Japan's National Sport of Sumo Rocked by Yet Another Scandal

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Japan's national sport of sumo wrestling faces new allegations of bout-fixing, less than a year after a betting scandal rocked the Japan Sumo Association.

The latest investigation involves 13 wrestlers and stable masters accused of sending text messages to plan out matches.

In a press conference broadcast live on Japanese television today, Sumo Association chairman Hanaregoma apologized to fans and bowed before cameras.

"We cannot find the words to say sorry to our fans," Hanaregoma said. "I believe these are new allegations, not reports of something that's happened in the past."

The text messages detailing bout-fixing were found on cell phones police confiscated while investigating a sumo gambling ring, the sumo chair said.

National broadcaster NHK reported those messages laid out plans about which wrestler would attack and how the other would fall.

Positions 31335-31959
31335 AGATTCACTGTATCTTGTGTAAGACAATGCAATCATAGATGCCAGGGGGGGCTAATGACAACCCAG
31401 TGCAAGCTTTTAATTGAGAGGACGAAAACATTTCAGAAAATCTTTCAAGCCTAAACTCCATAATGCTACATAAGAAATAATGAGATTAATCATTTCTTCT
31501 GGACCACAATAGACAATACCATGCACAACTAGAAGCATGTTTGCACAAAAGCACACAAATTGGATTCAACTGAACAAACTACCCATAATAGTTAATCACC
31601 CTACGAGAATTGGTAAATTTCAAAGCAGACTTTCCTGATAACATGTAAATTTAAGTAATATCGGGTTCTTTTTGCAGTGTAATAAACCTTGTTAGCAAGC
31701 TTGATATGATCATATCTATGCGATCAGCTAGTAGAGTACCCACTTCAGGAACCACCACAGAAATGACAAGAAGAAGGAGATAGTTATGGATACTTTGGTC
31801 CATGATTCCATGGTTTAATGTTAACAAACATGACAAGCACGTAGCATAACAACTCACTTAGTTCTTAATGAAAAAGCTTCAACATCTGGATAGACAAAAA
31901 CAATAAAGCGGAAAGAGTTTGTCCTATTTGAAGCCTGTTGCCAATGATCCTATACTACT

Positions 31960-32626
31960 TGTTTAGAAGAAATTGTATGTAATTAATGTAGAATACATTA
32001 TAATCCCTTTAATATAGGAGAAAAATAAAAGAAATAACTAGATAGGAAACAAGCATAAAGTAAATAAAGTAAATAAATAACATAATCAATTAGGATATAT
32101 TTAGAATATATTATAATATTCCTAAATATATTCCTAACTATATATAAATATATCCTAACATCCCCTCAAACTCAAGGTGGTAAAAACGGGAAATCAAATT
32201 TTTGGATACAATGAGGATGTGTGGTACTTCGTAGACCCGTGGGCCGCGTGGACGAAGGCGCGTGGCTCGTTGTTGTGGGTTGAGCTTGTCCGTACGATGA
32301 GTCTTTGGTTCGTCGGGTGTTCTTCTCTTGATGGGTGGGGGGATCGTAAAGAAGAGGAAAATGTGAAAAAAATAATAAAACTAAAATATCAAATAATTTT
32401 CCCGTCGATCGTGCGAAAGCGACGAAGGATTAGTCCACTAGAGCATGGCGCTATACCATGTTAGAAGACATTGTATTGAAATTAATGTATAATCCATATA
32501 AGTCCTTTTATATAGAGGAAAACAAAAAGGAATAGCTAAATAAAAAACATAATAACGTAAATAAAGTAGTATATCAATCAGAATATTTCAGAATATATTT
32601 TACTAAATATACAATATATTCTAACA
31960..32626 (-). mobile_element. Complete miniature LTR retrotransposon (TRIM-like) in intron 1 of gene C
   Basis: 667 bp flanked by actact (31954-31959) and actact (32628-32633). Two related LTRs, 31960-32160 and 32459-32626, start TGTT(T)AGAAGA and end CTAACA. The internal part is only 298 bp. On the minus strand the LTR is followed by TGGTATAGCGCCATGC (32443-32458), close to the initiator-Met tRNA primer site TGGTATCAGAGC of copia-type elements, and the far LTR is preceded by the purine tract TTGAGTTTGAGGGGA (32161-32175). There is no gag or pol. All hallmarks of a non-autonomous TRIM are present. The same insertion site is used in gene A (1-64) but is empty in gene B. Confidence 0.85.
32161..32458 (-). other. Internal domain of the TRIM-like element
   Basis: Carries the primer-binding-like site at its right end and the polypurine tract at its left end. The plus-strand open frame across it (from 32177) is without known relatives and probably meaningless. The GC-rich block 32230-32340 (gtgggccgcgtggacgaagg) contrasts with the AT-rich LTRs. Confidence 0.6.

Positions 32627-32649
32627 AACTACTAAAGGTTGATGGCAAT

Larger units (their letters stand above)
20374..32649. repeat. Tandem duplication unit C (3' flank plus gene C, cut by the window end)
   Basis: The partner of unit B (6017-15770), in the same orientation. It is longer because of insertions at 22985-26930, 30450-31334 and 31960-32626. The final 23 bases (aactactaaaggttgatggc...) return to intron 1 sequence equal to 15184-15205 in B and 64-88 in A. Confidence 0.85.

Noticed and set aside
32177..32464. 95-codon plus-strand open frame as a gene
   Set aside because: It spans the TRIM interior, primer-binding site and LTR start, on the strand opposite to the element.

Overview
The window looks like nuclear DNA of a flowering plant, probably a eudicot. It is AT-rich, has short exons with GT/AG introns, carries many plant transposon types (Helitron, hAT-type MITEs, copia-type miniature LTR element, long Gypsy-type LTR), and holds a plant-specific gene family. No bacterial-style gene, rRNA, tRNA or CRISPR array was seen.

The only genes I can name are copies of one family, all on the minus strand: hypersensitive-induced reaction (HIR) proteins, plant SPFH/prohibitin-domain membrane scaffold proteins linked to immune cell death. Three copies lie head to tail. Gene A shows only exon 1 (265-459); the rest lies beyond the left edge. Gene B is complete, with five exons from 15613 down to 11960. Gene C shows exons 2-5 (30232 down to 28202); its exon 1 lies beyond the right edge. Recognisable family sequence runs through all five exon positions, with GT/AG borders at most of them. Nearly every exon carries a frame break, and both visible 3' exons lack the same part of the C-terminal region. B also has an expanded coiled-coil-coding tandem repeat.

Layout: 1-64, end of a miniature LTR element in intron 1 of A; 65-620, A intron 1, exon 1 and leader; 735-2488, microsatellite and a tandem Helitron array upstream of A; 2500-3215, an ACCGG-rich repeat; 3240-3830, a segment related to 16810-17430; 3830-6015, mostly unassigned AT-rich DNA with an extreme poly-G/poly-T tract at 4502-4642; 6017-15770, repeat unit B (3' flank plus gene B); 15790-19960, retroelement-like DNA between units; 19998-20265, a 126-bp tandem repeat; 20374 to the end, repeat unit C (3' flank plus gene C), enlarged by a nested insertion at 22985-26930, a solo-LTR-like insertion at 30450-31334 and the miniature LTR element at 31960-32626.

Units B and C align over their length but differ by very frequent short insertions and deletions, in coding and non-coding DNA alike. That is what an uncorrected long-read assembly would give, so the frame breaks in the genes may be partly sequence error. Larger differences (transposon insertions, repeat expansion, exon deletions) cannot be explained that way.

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The texts also included the amount of payment involved. Hanaregoma acknowledged the authenticity of the e-mails in question, saying the association board had spoken with all but one of the accused.

But he said it was too early to draw any conclusions. The sumo association has launched an investigation, eager to quell concerns.

"There will be severe punishment for wrestlers [involved]," he said. "We don't take this lightly. We see it as a betrayal to fans."

Bout-fixing is the latest in a long list of scandals that have tainted the reputation of Japan's national pastime.

Last week, reports surfaced that three sumo wrestlers were involved in drunken incidents, including a late-night brawl.

Last summer, high-ranking wrestlers were accused of gambling on baseball games.

Several wrestlers were arrested, and sumo's close ties to organized crime exposed, in the investigation.

The scandal forced Japan's national broadcaster NHK to pull live coverage of the Nagoya tournament for the first time in 57 years.

The widespread problems came after the sport's grand champion, Mongolian wrestler Asashoryu, was forced to retire after assaulting a man outside a Tokyo night club.

In 2009, reports of rampant marijuana use led to the expulsion of three Russian wrestlers.

This is not the first time the sport has been accused of match-fixing, but past allegations have never been substantiated.